Syria army breaks years-long ISIS siege on Deir Ezzor

Syrian pro-government forces gather on a road in Bir Qabaqib, more than 40 kilometres west of Deir Ezzor, after taking control of the area on their way to Kobajjep in the ongoing battle against Islamic State group jihadists on Sept 4, 2017.
Syrian pro-government forces gather on a road in Bir Qabaqib, more than 40 kilometres west of Deir Ezzor, after taking control of the area on their way to Kobajjep in the ongoing battle against Islamic State group jihadists on Sept 4, 2017.PHOTO: AFP

DEIR EZZOR, Syria (AFP) - Syria’s army broke a years-long Islamic State in Iraq and Syria (ISIS) group siege on the government enclave of Deir Ezzor city on Tuesday (Sept 5) as it battles to expel the jihadists from a key stronghold.

The Islamic militant group has already lost more than half of its nearby bastion of Raqa to US-backed forces, and its expulsion from Deir Ezzor city and the surrounding oil-rich province of the same name would leave it with only a handful of isolated outposts.

Syria’s army and allied fighters, backed by Russian air support, have been advancing towards Deir Ezzor on several fronts in recent weeks, and on Tuesday entered the Brigade 137 base on its western edge, in what Moscow hailed as a key “strategic victory”.

“The Syrian Arab Army this afternoon broke the siege on Deir Ezzor city after its advancing forces arrived from the western province to Brigade 137,” state news agency Sana said.

“This great achievement is a strategic shift in the war on terror,” the army command said.

A local journalist contributing to AFP on the ground said a minesweeper moved ahead of troops as they arrived at the base.

As they reached soldiers who had been besieged inside the base and adjacent parts of the city, the troops embraced and shouted patriotic slogans.

Others fired in the air and flashed victory signs, as Syrian and Russian warplanes flew overhead.

“We promised that we would not let Deir Ezzor fall, and it did not fall,” General Issam Zahreddine, commander of the 7,000 soldiers in the city, shouted jubilantly to journalists.

Civilians gathered on either side of the road connecting the base to neighbourhoods of the city to welcome the arriving troops.

President Bashar al-Assad congratulated troops in a call to commanders at the base, his office said.

“Today, you stood side-by-side with your comrades who came to your rescue and fought the hardest battles to break the siege on the city,” he said.

And Russia hailed the breaking of the siege as a “very important strategic victory”, with President Vladimir Putin congratulating his country’s troops in Syria and the government forces.

A source in the Deir Ezzor governorate said trucks loaded with food and medicine were expected to arrive inside the besieged city from Aleppo within hours.

Government forces and tens of thousands of civilians in the city have been trapped under ISIS siege for over two years, facing food and medical shortages.

Early this year, the government-held parts of the city were cut in two by an ISIS offensive.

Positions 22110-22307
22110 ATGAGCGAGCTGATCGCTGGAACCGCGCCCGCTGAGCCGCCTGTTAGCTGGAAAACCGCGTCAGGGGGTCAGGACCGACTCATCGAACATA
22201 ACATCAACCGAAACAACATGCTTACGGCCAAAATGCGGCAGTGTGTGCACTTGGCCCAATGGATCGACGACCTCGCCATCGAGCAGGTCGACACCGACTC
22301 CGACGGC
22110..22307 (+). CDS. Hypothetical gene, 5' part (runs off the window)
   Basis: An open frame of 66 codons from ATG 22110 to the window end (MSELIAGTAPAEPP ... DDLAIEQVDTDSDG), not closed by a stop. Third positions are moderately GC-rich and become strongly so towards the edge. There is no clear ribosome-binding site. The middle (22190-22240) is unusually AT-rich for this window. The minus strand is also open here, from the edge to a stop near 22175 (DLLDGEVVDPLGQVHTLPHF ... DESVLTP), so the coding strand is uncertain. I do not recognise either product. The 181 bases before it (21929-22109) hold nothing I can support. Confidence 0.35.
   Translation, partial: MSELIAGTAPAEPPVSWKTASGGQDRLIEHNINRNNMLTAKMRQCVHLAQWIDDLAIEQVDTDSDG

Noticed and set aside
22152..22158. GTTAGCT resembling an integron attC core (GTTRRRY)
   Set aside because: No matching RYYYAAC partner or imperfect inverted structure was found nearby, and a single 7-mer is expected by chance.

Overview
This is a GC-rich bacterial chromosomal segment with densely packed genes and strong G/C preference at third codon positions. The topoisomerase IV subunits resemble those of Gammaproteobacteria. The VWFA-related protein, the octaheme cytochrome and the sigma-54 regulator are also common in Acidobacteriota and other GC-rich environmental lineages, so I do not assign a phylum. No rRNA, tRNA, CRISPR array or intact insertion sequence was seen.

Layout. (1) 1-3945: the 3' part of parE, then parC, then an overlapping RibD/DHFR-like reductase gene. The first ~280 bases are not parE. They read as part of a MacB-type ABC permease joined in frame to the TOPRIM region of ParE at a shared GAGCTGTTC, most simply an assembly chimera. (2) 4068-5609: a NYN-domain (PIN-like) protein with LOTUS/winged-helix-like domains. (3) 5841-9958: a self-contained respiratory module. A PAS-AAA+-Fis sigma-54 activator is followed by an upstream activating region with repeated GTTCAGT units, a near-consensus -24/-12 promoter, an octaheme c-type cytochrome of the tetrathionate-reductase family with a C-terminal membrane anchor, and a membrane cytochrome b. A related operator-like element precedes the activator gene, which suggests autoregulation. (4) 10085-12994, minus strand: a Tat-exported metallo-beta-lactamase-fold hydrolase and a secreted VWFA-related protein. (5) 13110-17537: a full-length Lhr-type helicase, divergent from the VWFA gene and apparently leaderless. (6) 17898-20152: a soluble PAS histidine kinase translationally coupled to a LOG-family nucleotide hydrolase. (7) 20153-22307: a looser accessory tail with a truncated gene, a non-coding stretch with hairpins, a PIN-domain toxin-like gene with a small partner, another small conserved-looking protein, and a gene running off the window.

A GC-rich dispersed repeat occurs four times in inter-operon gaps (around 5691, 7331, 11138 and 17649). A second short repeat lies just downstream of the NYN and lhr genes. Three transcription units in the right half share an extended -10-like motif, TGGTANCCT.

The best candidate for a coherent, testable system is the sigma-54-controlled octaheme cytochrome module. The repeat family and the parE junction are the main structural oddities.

The army’s advance on Tuesday broke the siege on the northern part of the city, but a southern section, which includes a key military airport, remains surrounded, with the army now 35km away.

Around 100,000 people are believed to be inside government-held areas of Deir Ezzor, with perhaps 10,000 more in parts of the city held by ISIS.

Earlier on Tuesday, the national flag was raised throughout government-held areas of the city in anticipation of celebrations upon the arrival of government soldiers.

Some residents had begun greeting each other with the words: “Good morning of victory.”

The army still faces a potentially difficult battle to break the siege on the south of the city and free its remaining neighbourhoods, and the surrounding province, from ISIS.

But for the government, its success would be “one of the most symbolic victories in its six-year war,” wrote Syria analyst Aron Lund in a recent analysis.

‘SPIRAL OF DEFEATS'

“The reopening of the Deir Ezzor road is a strategic disaster for ISIS, which is now at its weakest since 2014 and seems unable to break out of an accelerating spiral of defeats,” he added.

ISIS has lost over half its other Syrian stronghold, the city of Raqa, to an offensive by the US-backed Syrian Democratic Forces, an alliance of Kurdish and Arab fighters.

And in neighbouring Iraq, it has lost 90 per cent of the territory it once held, including the city of Mosul.

Inside Deir Ezzor, residents have faced years of privation, with food becoming scare or unaffordable, and medicine and health care unavailable.

The government has continued to fly in limited supplies by helicopter, and the UN last year began airdropping humanitarian aid to the city.

Syria’s army began its offensive to reach the city in earnest last month, and has advanced on multiple fronts, including from the neighbouring Raqa province to the west and central Homs province to the south.

It has been supported by Russia’s military, which began an intervention in support of the government in 2015.

More than 330,000 people have been killed in Syria since the conflict began in March 2011 with anti-government protests before spiralling into a vicious and complex civil war.

Tentative ceasefire zones have brought quiet to much of the country, but fighting rumbles on in pockets, including parts of rebel-held Eastern Ghouta outside the capital Damascus.

The Observatory said government shelling on the town of Mesraba in the region killed six people on Tuesday.